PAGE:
Sierra Blanca Tower

How Sierra Blanca Tower is helping Malaga soar to new heights

Even in its earliest days, when it was little more than a series of sketches on paper, Sierra Blanca Tower promised to be Malaga’s most pioneering residential project. As Sierra Blanca Estates celebrate the tower’s topping out this week, it feels like a pivotal moment of change for the city.

The 21-storey building brings a new level of luxury residence that Malaga hasn’t seen before. We don’t just mean its prices, though with the residences now achieving up to €12,000 per sq metre, they too are unprecedented. But this project is bringing a new calibre of amenities to residents, providing the kind of five-star, hotel-style experience that wealthy buyers are used to in the likes of London and New York but haven’t associated before with Spain.

Located at Malaga Towers complex, Sierra Blanca’s residential project also stands out as a high-rise building on a largely low-build seafront, and it dominates the landscape on the western side of the city, which, until recently, wasn’t a focus for high-net-worth buyers. But the transformation of Malaga’s historic centre and port in recent years, which have turned the city into one of the fastest-growing tourist destinations in Spain, has seen a natural knock-on effect on West Malaga. And Sierra Blanca Tower has been the area’s catalyst for change.

 

 

As Malaga ramps up its bid to become the host city for Expo 2027, the city continues to take giant steps in how its project should transcend in the public opinion of citizens halfway around the world. In this sense, it is understandable how the city has added to its promotional campaign two great international ambassadors of Spanish culture and sport such as Antonio Banderas – who is also the sponsor of Sierra Blanca Tower – and Rafael Nadal at its helm, this project proves that there is a huge appetite for super-prime living in the Andalucian capital.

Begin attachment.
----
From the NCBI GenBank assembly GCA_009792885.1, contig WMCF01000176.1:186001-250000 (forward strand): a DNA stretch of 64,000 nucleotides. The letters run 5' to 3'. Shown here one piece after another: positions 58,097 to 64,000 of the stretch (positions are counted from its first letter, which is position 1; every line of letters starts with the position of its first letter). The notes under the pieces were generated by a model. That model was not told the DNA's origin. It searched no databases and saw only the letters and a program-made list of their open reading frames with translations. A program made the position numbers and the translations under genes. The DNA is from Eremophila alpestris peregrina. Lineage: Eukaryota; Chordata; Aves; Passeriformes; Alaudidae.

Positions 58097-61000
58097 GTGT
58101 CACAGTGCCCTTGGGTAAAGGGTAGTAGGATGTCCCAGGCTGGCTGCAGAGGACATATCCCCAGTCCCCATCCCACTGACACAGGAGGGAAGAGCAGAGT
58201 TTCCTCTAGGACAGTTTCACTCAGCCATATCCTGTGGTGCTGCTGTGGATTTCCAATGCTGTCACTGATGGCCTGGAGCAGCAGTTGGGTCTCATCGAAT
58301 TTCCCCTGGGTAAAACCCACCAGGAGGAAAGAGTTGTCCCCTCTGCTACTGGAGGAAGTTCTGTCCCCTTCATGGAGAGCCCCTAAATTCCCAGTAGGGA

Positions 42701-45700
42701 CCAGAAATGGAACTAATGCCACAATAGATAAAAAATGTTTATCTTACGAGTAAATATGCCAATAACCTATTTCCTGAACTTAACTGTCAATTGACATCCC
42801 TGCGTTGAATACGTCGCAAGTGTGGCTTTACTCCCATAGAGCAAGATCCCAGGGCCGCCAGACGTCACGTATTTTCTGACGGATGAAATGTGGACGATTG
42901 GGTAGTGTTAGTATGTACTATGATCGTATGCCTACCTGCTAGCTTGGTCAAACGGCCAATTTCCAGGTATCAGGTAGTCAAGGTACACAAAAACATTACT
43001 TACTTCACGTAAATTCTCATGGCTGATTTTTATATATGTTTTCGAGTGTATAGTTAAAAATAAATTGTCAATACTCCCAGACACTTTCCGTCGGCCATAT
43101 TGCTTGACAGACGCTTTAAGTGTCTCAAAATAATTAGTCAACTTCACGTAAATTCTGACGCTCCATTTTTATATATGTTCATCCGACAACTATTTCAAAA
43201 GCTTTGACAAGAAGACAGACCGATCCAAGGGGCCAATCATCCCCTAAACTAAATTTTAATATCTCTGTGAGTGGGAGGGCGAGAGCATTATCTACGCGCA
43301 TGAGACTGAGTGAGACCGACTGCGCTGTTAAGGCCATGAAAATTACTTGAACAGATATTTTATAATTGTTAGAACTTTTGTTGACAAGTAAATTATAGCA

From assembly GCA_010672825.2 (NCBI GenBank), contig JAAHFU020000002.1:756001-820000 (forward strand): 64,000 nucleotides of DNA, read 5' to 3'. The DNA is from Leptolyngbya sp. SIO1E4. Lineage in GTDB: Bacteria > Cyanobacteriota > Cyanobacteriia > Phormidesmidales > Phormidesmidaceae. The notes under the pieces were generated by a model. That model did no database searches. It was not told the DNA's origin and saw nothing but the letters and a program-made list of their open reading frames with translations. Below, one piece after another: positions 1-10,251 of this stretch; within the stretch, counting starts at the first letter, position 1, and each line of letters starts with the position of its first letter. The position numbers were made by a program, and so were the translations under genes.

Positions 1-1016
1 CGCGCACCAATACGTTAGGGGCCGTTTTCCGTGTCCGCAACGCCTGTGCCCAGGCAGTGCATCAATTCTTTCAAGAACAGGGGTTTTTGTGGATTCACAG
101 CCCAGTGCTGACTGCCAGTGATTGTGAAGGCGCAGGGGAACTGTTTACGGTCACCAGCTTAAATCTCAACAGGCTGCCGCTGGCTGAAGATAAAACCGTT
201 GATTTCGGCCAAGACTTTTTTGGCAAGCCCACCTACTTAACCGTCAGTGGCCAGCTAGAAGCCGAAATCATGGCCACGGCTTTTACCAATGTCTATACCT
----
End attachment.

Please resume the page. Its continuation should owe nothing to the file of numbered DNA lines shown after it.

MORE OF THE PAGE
That demand isn’t just about having a premium address purely for investment purposes either. It’s about having a place to live where owners can enjoy the immense culture and enviable lifestyle that Malagueños have known all along.

The new Puerto de San Andrés marina, backed by the Qatari sovereign fund, is taking shape close to Sierra Blanca Tower and set to house 500 super-yachts. Within a short walk of the main Maria Zambrano train station and close to the historic centre, this revamped area of the waterfront will be seamlessly integrated into the city and provide a major new tourist attraction.

The same Qatari fund is also behind the 27-storey Hotel Torre del Puerto, which will turn Malaga’s port into a must-visit destination in the way the landmark W hotel has in Barcelona. It is 30 years since the Catalan capital embraced its coastline for the first time, in preparation to host the 1992 Olympics, and it has gone on to become one of Europe’s most desirable and entrepreneurial cities. Lisbon, in recent years, has done the same, becoming another highly sought-after city on the sea for tech start-ups, digital nomads and high-net-worth investors. Now it’s Malaga’s turn and the high-rollers are already moving in.

Google’s decision to open its cyber-security centre in the port has sparked other tech giants, including Vodafone, TDK and Dekra, to open offices in the city dubbed Spain’s Silicon Valley. Citigroup is tempting young investment bankers to its new seaside HQ. And United Airlines’ new direct flight route between New York and Malaga, starting next May, is further evidence of the Spanish city’s global appeal.

Malaga is upping the ante on the education and sports side too. Alfonso X El Sabio is among the prestigious private universities pitching to build new campuses in the west of the city, and Malaga’s Martin Carpena Arena, also close to the first Sierra Blanca Estates project in the capital of Costa del Sol, is set to be a high-profile tennis destination, having hosted 2022’s Davis Cup final and already lined up for next year.

Sierra Blanca Estates, whose families and business have grown up on this coast, always had confidence that Malaga could do it. Now all eyes are on the city’s Expo 2027 bid which, if successful, will allow millions more people to see first-hand what Malaga is all about.

By Zoe Hall

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